This is the mind of a typical American consumer.
Chocolate bars are bad, green spinach is good.
But wait…I heard chocolate is good because it has antioxidants and might help prevent heart disease. And I also heard green spinach is bad, because of the oxalates that bind iron. So, I guess I’ll forgo the spinach and eat the candy bar instead.
High fructose corn syrup is bad, agave nectar is good.
But wait, fructose is bad, and agave nectar has about twenty percent more fructose than agave.
I guess I’ll just eat the fake stuff.
But wait, I heard the fake stuff causes cancer……
I guess I’ll just eat fruit for my sugar, but wait…fruit has too many calories.
Margarine is good, butter is bad.
Wait, no, butter is better, margarine has trans fats.
Shoot, butter has cholesterol and saturated fat.
I guess I’ll use that spray butter instead.
But wait, the spray butter has chemicals, it will cause cancer.
I guess I’ll just use canola oil for cooking, but no, I heard canola oil was mad from something strange and I shouldn’t eat it.
I’m sticking with the candy bar.
Sure, this is a very hypothetical rambling of thoughts, but this is seriously the kind of stuff I hear from people! Now, I’ll be honest, I have some of these same thoughts at times, but thankfully I’ve learned to put them to rest and just enjoy what I eat.
The truth is, I don’t consider any foods good or bad. Sure, a donut in the morning isn’t the best choice, but it’s not a bad choice, unless you do it often! I got this from the USDA dietary guidelines;
There is no such thing as a bad food, only bad food patterns.
A donut isn’t necessarily bad, unless you eat them often. And please, don’t be a smart elic and say “ok, well I’ll eat a donut once a month, and then cinnamon rolls and Pop-tarts the other days”…… that’s obviously not a good idea.
And how about this fun little phrase that many dietitians (including myself, I’ll admit….) like to tell people;
Everything is ok, in moderation.
If you think about it, what the heck does this mean?! Moderation to you might be completely different than moderation to me. Let’s face it, having ice cream and a beer every single night of your life is fine, if you can make it fit appropriately into your meal plan. Most American’s should only eat/drink about 100-200 “extra calories/discretionary calories” a day, according to the USDA guidelines, and if you can make a beer and ice cream fit into your extra calories, then do it! But you have to remember that those extra calories also account for the extra sugars you get in your sodas and the extra fat you add to your garlic bread. So…..you may have already reached that extra 100-200 calories throughout the day, you just don’t know it.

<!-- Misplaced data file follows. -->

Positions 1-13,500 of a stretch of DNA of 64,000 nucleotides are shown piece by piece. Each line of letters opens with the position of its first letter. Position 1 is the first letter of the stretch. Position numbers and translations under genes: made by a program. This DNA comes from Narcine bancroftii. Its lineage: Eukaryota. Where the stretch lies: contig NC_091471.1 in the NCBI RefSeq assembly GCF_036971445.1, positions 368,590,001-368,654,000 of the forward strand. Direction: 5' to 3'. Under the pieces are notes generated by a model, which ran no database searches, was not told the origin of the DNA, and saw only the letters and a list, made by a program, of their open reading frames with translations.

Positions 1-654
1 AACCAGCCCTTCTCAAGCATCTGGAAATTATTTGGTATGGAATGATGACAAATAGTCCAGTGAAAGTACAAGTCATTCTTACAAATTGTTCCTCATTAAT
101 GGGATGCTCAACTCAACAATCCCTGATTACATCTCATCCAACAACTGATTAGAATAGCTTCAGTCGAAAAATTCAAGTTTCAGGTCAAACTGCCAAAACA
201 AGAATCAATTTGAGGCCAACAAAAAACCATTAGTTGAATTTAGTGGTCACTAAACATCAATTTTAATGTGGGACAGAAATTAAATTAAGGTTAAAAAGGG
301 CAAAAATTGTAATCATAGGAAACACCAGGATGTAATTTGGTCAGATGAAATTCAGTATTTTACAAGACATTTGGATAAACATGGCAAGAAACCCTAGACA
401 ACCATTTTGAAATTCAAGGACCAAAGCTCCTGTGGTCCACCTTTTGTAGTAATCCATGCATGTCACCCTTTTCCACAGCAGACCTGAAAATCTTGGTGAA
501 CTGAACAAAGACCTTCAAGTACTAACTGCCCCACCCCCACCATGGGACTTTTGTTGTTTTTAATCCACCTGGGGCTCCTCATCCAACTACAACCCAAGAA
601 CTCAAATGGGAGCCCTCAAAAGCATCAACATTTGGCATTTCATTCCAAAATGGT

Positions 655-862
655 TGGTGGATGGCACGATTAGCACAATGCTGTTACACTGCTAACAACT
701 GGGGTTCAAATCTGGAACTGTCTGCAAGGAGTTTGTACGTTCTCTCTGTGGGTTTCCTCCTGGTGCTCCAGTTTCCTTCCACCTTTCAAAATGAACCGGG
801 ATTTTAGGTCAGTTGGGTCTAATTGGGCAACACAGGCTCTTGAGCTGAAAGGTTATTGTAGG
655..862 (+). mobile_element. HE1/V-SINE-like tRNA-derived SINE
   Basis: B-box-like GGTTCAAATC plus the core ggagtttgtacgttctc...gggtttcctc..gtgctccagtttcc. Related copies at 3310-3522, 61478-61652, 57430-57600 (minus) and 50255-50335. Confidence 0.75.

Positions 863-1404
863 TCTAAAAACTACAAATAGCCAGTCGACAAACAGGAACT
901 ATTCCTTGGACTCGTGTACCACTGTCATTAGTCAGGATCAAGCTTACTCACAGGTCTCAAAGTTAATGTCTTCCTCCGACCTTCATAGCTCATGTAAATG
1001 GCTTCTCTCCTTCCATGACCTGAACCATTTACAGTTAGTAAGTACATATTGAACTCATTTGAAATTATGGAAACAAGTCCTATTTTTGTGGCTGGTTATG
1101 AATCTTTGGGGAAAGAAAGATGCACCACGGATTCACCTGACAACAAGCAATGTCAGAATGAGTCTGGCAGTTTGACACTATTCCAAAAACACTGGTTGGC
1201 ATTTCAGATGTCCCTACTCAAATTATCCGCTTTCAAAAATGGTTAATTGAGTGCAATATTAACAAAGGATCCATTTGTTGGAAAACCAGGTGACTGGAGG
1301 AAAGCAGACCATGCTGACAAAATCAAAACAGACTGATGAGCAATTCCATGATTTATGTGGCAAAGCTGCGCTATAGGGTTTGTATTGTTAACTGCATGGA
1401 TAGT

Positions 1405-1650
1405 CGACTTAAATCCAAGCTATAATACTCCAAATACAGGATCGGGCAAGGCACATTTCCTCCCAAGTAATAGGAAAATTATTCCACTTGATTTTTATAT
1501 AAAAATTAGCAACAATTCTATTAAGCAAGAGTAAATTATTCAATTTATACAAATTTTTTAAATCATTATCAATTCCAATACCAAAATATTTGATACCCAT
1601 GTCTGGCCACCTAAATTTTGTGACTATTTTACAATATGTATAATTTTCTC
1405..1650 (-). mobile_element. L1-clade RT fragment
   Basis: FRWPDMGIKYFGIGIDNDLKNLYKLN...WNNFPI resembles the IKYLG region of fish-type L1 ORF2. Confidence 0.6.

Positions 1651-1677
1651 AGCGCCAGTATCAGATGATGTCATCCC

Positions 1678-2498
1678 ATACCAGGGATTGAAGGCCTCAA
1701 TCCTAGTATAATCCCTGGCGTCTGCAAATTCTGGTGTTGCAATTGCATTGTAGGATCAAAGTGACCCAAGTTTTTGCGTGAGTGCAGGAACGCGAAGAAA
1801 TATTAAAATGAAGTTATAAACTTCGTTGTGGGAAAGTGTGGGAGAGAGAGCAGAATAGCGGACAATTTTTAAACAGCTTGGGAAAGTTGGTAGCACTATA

Bottom Line: There really isn’t any such thing as a bad food. You should not call foods good and others bad, but perhaps call some good, and others better. A food does become bad if it’s something that you know isn’t giving you any health benefits (ie: potato chips, ice cream, butter, margarine, syrup, mochachinos) and you are eating them in excess of what your body needs. So, lets re-write the above situation;
Chocolate bars are a good choice, green spinach is a much better choice.
High fructose corn syrup and agave nectar are both added sugars, and I should watch my intake of both. I really enjoy agave nectar, so I’ll add it to my oatmeal because a little goes a long way. Later in the day, if I think I’ve had enough added sugars, perhaps I’ll switch to the fake stuff, because I feel confident that I don’t use a whole lot, and it won’t hurt me. Or heck, even better, I’ll have an apple and peanut butter for my sweet craving!
Margarine tastes good, but I think I’ll have butter today.
They both contain things that I want to limit in my diet, so when I use them I will be careful to stick to the serving on the label.
Oh, life is so good now that I don’t worry about foods being bad or good. I will now have less stress and be healthier overall Here’s a tip: turn your “bad foods” good foods into better foods by adding extra nutritious ingredients, such as with these Walnut Oat cookies.